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The White Tiger: A Novel Paperback – October 14, 2008
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From Publishers Weekly
Copyright © Reed Business Information, a division of Reed Elsevier Inc. All rights reserved. --This text refers to the Audio CD edition.
From The New Yorker
Top Customer Reviews
The plot centers around Balram Halwai, a laborer born and raised in a small village utterly controlled by crooked and feudally powerful landlords. The village is located in 'the Darkness,' a particularly backward region of India. Balram is eventually taken to Delhi as a driver for one of the landlord's westernized sons, Ashok. It's in Delhi that Balram comes to the realization that there's a new caste system at work in both India and the world, and it has only two groups: those who are eaten, and those who eat, prey and predators. Balram decides he wants to be an eater, someone with a big belly, and the novel tracks the way in which this ambition plays out.
A key metaphor in the novel is the rooster coop. Balram recognizes that those who are eaten are trapped inside a small and closed cage--the rooster coop--that limits their opportunities. Even worse, they begin to internalize the limitations and indignities of the coop, so that after awhile they're unable to imagine they deserve any other world than the cramped one in which they exist. Balram's dream is to break free of his coop, to shed his feathers and become what for him is a symbol of individualism, power, and freedom: a white tiger.Read more ›
The city, for Balram, consists of the glittery American-style mall (which he can't enter); the air-conditioned Honda that he drives; and the red bag stuffed with cash for politicians with power over The Stork's businesses. These two settings (and the human animals that inhabit them) set out a chasm that is utterly unbridgeable. Thus, when Balram murders his master (a fact established at the very beginning of the novel), it seems less a tragedy than the outcome of impeccable logic. I kept thinking of Dreiser's Sister Carrie, another small town character who migrates to the city.Read more ›
The basic storyline of the novel can be summarized as follows. Balram Halwai grows up in a poor and remote village and ends up working as the driver for America returned Ashok. Incidentally Ashok is from the family of landlords who run or ruin the life of Balram's fellow villagers. Even though Ashok treats the Balram quite well compared to how servants and drivers are treated by other people, Balram siezes an opportunity to murder his master and run-off with money to become a rich businessmen. The story of Balram's journey from a village to city, the murder and his transformation into a entrepreneur is retold in form of letters that Balram writes in a course of seven nights. The letters are addressed to Chinese Premier and are laced with a dark wit and provocative confessions.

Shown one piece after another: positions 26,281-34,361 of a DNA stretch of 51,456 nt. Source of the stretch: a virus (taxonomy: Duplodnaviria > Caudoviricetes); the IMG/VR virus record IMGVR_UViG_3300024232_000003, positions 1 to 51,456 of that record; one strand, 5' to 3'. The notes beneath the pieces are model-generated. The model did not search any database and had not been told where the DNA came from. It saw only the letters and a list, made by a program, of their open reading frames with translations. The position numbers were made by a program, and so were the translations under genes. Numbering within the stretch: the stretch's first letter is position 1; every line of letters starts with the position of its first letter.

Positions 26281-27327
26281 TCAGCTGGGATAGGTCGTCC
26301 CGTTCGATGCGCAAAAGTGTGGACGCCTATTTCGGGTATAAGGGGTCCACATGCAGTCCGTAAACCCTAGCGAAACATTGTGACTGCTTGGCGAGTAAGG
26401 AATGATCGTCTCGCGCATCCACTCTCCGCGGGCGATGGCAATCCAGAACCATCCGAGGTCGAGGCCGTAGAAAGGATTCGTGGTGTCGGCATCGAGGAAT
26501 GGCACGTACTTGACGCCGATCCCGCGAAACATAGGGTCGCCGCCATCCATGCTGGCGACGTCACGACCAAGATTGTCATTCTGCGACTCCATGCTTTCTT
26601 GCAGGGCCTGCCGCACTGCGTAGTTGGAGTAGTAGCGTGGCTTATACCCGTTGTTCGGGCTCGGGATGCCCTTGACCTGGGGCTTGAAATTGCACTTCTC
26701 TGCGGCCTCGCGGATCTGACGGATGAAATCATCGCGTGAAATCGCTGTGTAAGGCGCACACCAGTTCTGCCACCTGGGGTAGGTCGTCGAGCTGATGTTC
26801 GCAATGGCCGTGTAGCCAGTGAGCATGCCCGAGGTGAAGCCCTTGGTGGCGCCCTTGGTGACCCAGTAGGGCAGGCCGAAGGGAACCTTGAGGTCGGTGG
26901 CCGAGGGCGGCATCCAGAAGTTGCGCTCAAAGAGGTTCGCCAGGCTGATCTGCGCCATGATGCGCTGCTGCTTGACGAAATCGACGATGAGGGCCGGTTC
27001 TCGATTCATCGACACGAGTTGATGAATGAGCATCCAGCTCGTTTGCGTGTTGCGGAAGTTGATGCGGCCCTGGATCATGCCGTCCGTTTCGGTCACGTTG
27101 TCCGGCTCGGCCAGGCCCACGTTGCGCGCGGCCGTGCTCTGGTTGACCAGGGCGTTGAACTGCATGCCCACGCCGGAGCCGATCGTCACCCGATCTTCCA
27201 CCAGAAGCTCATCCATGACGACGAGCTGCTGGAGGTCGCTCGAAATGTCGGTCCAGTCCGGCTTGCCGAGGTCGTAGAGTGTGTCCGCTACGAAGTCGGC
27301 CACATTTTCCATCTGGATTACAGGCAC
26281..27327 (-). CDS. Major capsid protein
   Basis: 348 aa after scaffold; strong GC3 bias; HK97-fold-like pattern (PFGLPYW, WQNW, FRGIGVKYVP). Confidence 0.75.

The novel succeeds in chartering into a territory unfamiliar and hence exotic for Western audiences, for Adiga chooses a character from lower classes and makes him into a success story.Read more ›
Most Recent Customer Reviews
An excellent read...very good writing, good narrative, excellent sense of character and place. A worthy, but not outstanding Booker winner.Published 16 hours ago by Amazon Customer
This is an excellent novel that belies any idea that India has become a part of the modern democratic world as a result of its success in developing software, epitomized by its... Read morePublished 7 days ago by John Fitzpatrick
Good book just not what I was looking for. I liked the whole "breaking out of the coop" sorta plot line thoPublished 16 days ago by Jim
clever and funny and tender all at once. just perfect. a must-read.Published 21 days ago by Hilal Isler
Having been to India, I can relate some scenes and people in India yet it is a heart awakening story!Published 1 month ago
I've never wanted to visit India and after reading this book I definitely do not. (But seriously, the book is excellent and very witty and dark at the same time.)Published 1 month ago by Amazon Customer
Having just returned from a month in India, I was searching for a deeper understanding of the caste system. This book gave me that and do much more. Read morePublished 1 month ago by Amazon Customer
This author lost me when he did not give a redeeming quality or alternative logic to the character's choice to commit murder. Read morePublished 1 month ago by Susan C. Marki